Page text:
Yes, it is possible. If your expedition travels through the Bering or Denmark Straits, then you should anticipate some rough seas. It is generally said that the Arctic has calmer waters than the Antarctic, and most find the trip to be pleasant.

What is the time in the Arctic?

The time zone in the Arctic is GMT +1 on Svalbard trips is CET. East Greenland trips switch time zones mid-trip to fit Iceland time (GMT), West Greenland trips stays at GMT -2.

Is there pollution in the Arctic?

The Arctic region is relatively clean and left untouched by pollution. Due to its position amongst several developed nations, it is considered a fallout region for long-range transport pollutants that can accumulate to a density similar to a densely populated urban area. This accumulation appears as an Arctic haze. There is also an accumulation of polychlorinated biphenyls in the Arctic wildlife and people.

When may I board the ship?

Embarkation usually occurs on the second day of the expedition itinerary, about 4 PM (16:00), local time and you may arrive any time on Day 1. The exception is expeditions that begin in Longyearbyen, Spitsbergen, Svalbard. These embarkations are on the first day of the itinerary, please arrive no later than 2 PM (14:00).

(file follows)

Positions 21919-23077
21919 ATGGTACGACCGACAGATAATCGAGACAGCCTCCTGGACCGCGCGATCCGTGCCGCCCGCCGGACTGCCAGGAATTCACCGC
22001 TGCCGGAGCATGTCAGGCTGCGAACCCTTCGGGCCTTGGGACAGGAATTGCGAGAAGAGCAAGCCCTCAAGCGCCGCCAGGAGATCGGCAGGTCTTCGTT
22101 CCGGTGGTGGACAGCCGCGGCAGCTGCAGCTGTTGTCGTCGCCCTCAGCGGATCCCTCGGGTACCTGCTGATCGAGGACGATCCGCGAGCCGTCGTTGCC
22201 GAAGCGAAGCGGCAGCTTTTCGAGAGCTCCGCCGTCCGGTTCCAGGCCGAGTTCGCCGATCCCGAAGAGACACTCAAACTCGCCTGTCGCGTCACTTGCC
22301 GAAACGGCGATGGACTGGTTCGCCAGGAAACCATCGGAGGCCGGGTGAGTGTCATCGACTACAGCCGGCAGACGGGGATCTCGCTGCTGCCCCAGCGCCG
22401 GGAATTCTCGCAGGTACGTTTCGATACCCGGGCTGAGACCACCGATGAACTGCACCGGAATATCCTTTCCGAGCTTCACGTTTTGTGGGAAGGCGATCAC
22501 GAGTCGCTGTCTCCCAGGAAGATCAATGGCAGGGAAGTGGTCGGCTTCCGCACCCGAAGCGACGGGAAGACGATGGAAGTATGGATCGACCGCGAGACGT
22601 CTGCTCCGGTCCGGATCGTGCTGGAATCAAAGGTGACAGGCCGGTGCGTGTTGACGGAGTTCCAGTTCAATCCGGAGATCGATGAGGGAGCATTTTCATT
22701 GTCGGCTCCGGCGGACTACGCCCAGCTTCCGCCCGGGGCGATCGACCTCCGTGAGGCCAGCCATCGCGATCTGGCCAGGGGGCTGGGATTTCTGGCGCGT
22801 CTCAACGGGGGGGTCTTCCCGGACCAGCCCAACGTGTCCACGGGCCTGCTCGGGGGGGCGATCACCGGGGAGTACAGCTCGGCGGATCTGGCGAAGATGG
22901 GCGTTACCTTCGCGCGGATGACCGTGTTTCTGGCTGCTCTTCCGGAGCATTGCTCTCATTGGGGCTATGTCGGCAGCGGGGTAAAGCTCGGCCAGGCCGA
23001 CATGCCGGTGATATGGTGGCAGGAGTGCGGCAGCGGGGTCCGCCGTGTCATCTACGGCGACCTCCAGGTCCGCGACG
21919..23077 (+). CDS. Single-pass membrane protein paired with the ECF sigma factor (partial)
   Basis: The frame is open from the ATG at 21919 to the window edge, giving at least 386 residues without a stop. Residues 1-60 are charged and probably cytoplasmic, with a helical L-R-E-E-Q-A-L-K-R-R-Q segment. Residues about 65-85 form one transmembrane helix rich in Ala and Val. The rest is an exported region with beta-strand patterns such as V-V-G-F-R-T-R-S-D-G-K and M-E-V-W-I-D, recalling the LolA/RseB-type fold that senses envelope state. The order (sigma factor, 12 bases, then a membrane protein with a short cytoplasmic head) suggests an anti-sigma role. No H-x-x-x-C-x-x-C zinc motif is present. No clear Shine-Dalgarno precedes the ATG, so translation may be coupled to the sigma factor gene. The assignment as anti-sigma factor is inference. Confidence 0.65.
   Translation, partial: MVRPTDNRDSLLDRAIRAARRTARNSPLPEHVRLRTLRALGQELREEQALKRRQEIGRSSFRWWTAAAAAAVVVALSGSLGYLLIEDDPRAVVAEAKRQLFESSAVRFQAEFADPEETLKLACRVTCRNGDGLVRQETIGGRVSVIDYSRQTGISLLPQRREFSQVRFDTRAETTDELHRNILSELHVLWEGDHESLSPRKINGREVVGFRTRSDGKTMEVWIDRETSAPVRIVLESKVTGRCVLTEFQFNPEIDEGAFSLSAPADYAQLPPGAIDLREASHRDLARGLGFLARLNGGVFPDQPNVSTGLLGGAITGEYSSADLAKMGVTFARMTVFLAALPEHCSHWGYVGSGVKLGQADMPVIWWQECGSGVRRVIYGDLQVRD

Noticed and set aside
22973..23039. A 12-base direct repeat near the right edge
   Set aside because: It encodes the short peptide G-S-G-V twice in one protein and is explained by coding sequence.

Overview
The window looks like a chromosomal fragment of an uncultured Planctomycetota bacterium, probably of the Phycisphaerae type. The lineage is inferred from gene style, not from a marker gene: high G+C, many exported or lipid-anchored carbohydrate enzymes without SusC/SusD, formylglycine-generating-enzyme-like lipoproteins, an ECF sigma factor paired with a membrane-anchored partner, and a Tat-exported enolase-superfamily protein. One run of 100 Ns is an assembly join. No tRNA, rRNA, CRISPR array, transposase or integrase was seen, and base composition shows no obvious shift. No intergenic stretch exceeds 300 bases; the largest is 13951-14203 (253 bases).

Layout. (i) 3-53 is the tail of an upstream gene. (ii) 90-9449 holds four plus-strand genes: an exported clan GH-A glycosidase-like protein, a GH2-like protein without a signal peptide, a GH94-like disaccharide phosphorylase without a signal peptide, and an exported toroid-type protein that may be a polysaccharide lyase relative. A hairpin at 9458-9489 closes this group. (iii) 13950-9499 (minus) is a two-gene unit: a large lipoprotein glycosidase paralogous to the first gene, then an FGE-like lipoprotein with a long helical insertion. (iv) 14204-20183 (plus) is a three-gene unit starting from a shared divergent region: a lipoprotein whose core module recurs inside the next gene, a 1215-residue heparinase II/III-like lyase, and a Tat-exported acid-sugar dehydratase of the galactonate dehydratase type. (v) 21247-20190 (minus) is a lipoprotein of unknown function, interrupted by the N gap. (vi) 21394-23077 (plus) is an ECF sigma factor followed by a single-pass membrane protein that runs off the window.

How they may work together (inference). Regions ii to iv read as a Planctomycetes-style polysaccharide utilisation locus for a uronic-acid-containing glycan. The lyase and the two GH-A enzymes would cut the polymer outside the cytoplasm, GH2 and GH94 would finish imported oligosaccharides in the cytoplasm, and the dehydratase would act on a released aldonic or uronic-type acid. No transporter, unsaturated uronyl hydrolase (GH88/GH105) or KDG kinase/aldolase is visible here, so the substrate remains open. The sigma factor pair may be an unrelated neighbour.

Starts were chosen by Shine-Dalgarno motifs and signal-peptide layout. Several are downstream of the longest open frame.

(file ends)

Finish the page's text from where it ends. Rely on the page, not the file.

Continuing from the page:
Is there a similar protection of the Arctic like that of the Antarctic?

Unfortunately, this is still in progress. In 2012, the Rio Earth Summit began a campaign to protect and preserve the Arctic. The initial focus of the campaign has been to prohibit oil drilling and unsustainable fishing.

Looking for more Arctic information?

Check out our Arctic guide and Arctic FAQ!

Ready to Book Your Polar Expedition?

Ready to find your dream cruise?  Have questions? Contact Polar Holidays to schedule a free consultation with one of our booking specialists today!